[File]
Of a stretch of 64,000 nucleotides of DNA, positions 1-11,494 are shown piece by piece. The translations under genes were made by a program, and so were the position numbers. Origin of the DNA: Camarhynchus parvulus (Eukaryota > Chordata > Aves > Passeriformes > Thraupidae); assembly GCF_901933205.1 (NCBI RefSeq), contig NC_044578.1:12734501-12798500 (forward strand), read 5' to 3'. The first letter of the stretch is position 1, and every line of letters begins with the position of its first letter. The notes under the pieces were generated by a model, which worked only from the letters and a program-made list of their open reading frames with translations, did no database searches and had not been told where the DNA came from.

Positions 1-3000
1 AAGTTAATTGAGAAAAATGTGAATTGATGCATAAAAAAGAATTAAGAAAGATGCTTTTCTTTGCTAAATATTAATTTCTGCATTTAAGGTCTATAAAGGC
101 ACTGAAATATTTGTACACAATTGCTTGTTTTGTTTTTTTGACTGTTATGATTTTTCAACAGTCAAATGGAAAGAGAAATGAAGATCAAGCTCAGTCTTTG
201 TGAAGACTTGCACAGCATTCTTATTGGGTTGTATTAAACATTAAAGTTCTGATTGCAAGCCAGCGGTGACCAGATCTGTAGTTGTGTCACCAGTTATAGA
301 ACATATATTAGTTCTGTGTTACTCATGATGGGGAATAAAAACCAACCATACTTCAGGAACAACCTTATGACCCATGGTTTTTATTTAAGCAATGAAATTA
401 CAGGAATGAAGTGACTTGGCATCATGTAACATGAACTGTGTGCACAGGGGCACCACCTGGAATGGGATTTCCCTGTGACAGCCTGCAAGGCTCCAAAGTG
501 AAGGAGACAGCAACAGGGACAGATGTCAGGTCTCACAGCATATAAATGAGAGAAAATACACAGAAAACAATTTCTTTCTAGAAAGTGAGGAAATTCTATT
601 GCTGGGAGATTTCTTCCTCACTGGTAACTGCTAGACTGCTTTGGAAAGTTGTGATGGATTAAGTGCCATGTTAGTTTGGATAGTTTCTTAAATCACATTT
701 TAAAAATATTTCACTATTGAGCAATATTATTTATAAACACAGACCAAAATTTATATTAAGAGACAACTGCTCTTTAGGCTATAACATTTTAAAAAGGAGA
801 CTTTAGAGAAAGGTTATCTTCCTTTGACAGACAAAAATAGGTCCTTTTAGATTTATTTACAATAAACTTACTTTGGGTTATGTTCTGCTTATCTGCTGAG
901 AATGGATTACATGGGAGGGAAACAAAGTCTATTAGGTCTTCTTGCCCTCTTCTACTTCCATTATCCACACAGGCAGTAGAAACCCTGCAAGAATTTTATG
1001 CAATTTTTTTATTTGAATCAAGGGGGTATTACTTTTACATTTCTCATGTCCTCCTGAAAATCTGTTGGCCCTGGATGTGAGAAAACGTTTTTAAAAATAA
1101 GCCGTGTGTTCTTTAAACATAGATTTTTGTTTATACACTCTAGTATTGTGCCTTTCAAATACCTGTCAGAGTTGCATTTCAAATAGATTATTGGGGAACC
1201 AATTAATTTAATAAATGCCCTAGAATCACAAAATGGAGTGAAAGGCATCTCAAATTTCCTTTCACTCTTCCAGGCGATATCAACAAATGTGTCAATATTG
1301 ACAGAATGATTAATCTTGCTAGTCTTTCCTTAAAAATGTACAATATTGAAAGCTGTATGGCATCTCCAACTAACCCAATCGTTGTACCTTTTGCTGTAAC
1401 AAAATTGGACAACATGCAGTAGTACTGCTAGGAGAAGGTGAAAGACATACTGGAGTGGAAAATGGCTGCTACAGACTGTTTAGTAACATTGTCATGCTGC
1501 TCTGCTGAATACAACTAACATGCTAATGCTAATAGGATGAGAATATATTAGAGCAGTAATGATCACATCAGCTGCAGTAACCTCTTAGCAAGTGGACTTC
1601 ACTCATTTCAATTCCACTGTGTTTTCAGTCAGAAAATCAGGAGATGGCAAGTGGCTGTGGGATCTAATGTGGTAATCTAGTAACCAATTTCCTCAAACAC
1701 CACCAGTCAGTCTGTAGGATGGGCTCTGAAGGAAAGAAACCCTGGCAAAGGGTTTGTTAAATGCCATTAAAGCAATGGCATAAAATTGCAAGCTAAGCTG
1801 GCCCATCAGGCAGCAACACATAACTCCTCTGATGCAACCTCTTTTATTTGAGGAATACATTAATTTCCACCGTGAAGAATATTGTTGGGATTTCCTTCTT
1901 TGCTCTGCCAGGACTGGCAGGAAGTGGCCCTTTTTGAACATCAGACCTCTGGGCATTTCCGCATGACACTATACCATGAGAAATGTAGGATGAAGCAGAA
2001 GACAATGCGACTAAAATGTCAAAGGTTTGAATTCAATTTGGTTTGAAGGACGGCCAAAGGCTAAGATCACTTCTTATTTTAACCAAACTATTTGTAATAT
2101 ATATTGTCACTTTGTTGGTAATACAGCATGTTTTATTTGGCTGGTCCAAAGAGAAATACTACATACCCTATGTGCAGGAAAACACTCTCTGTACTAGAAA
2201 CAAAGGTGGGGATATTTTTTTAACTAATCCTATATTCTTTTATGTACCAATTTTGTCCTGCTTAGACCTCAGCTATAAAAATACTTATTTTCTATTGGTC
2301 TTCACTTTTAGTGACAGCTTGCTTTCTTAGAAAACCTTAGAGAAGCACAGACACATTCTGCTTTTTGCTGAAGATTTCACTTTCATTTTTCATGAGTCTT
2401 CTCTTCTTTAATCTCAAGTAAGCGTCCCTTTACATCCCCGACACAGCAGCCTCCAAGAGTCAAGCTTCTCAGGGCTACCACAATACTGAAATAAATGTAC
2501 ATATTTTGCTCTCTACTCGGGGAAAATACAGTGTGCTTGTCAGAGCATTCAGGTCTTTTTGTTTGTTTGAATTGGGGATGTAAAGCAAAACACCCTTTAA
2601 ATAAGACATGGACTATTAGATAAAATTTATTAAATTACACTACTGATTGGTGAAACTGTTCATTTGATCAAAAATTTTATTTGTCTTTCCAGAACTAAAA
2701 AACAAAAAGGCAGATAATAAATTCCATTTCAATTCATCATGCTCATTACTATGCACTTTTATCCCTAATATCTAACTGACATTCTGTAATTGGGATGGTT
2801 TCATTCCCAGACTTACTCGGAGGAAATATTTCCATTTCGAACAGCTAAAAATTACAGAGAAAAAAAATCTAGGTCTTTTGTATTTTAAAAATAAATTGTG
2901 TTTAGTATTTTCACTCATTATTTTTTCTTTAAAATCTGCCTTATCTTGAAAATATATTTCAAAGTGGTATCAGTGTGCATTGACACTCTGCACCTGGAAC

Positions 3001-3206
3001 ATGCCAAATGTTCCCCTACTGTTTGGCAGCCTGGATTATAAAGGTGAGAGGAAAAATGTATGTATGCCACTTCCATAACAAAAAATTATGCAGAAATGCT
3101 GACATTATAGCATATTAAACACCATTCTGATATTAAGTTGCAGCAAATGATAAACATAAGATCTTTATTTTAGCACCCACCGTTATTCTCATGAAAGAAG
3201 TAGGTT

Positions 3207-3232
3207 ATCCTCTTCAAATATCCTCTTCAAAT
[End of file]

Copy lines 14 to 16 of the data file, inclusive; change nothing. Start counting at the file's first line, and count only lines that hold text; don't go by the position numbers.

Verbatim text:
1101 GCCGTGTGTTCTTTAAACATAGATTTTTGTTTATACACTCTAGTATTGTGCCTTTCAAATACCTGTCAGAGTTGCATTTCAAATAGATTATTGGGGAACC
1201 AATTAATTTAATAAATGCCCTAGAATCACAAAATGGAGTGAAAGGCATCTCAAATTTCCTTTCACTCTTCCAGGCGATATCAACAAATGTGTCAATATTG
1301 ACAGAATGATTAATCTTGCTAGTCTTTCCTTAAAAATGTACAATATTGAAAGCTGTATGGCATCTCCAACTAACCCAATCGTTGTACCTTTTGCTGTAAC